Wednesday, November 7, 2012

Inside the Candidate's Studio: An Exit Interview with Mitt Romney

In 1960, Richard Nixon famously endured a TV debate, despite being ill, pale and underweight. He sweated through rub-on makeup designed to hide his stubble, and he looked like Death come to sell the same. By 1969, Roger Ailes (who would later found Fox News) had managed Nixon the candidate through a series of fake town halls, and Joe McGinniss had written The Selling of the President. Success, and the Nixon era began. Today, that era reached its zenith.


Mr. Destructo gratefully presents the exit interview with Massachusetts Governor Willard Mitt Romney. Since our conversation with the former candidate ranged over many topics and many hours, we have distilled his responses in the style of the questionnaire made famous by Bernard Pivot on Inside the Actors Studio.


1. What is your favorite word?
Oh, gosh, I've always fashioned myself a bit of a logophile, so this is kind of an operose question, if you don't mind my saying. Don't hold me down and cut my hair! When you're in business, you learn a lot of words—and words are useful, they're just great. In business, you can use words to create jobs, you can use words to open new plants and businesses, small businesses, here in America. We're—we're a nation of great people who use words. For the past four years, we've only had so many words we could, and that's great, that's great, that America can continue to use language to express ideas, and I'm just humbled by words. And that's what I love so much about this country. I want it to have more words in the future. But, if I had to choose a word—Mitt. Mitt is me, but a mitt also catches the ball. I'm on the ball for America, and I just think its a shame Barack Obama isn't but also thinks that we should be promoting soccer at the expense of the ball—of sport—even though soccer, they call it football in Muslim countries, is the most popular of sport.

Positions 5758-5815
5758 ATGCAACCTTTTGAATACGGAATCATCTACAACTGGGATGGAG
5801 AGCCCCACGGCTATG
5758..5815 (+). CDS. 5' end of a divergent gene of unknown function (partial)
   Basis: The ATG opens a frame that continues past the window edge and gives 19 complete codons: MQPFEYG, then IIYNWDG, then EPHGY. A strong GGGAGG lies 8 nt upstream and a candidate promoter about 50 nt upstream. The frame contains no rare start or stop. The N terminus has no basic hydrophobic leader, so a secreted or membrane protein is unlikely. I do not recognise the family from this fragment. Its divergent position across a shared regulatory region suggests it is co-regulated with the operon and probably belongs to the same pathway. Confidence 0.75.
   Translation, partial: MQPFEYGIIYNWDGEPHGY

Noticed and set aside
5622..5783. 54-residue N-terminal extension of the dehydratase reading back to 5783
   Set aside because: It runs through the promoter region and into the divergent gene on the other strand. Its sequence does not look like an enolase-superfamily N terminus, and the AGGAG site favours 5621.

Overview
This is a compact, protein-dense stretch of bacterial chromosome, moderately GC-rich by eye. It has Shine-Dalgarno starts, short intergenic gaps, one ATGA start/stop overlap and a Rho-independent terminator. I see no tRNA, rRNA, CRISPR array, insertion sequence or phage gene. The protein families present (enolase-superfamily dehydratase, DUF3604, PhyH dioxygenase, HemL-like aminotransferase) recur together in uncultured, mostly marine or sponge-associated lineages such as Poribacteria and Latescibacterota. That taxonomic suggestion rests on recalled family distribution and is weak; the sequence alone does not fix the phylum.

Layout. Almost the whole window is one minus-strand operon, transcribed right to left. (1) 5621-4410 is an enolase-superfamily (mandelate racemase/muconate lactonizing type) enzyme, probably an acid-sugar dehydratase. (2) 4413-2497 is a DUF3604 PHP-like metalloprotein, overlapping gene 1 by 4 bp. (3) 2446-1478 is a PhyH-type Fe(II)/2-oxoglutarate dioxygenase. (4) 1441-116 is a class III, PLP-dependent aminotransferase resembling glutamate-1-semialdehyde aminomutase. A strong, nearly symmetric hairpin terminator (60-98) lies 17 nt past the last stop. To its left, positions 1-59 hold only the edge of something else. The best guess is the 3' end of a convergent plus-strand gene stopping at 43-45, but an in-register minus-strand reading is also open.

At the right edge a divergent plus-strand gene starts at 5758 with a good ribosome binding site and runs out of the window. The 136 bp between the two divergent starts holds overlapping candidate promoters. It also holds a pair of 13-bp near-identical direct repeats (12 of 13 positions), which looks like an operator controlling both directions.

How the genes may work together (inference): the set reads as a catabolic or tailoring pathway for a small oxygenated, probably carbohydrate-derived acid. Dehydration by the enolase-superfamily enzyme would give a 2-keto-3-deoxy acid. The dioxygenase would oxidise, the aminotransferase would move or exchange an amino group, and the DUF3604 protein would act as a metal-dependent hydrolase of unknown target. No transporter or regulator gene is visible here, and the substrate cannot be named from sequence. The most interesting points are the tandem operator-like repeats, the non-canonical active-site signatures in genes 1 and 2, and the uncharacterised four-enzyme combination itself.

2. What is your least favorite word?
I understand "metonymy." Don't misunderstand me. I know that that is, even if it makes people in colleges mad that someone who just wants to do the best for America knows their words. I picked that stuff up at Harvard, where Obama lived for many years, because people would not rent apartments to him in good neighborhoods. And I don't like it. I don't like that whole "academic" idea that we have to pick one word over another and say it's better. All those words are American words, and if they were good enough for my grandfather who came to this country from Mexico because they didn't like words and actually banned some of them, like polygamy, then I don't think it's my place to choose words. I think it's Americans' place to choose words. But, ahahaha, if you're going to put me on the spot, I would say my favorite is "Mitt" ahahaha. Now, that may not be popular, but for the past four years, the least favorite words for millions of hard-working Americans have been "Not enough jobs" and "creeping socialism." And those three words—four, excuse me, although I should say five—those six words I share being least favorite in relation to, I think, millions, which should say it all. But, since you asked, I have never liked the word pudendum.


3. What turns you on?
Business, growth, that sort of thing. I think it's a shame that you can't say you love success in America anymore. When you see bottom-line expansion, you should be encouraged. If you mean sexually, of course I'm a red-blooded ball-torture man.


4. What turns you off?
Let me be honest. I am turned off by the disappointment on the faces of laid-off factory workers who have been unable to get ahead in Obama's struggling America. Unless I'm making the very difficult choice of layoffs, in which case we should revisit the previous question. Also, ass play.


5. What sound or noise do you love?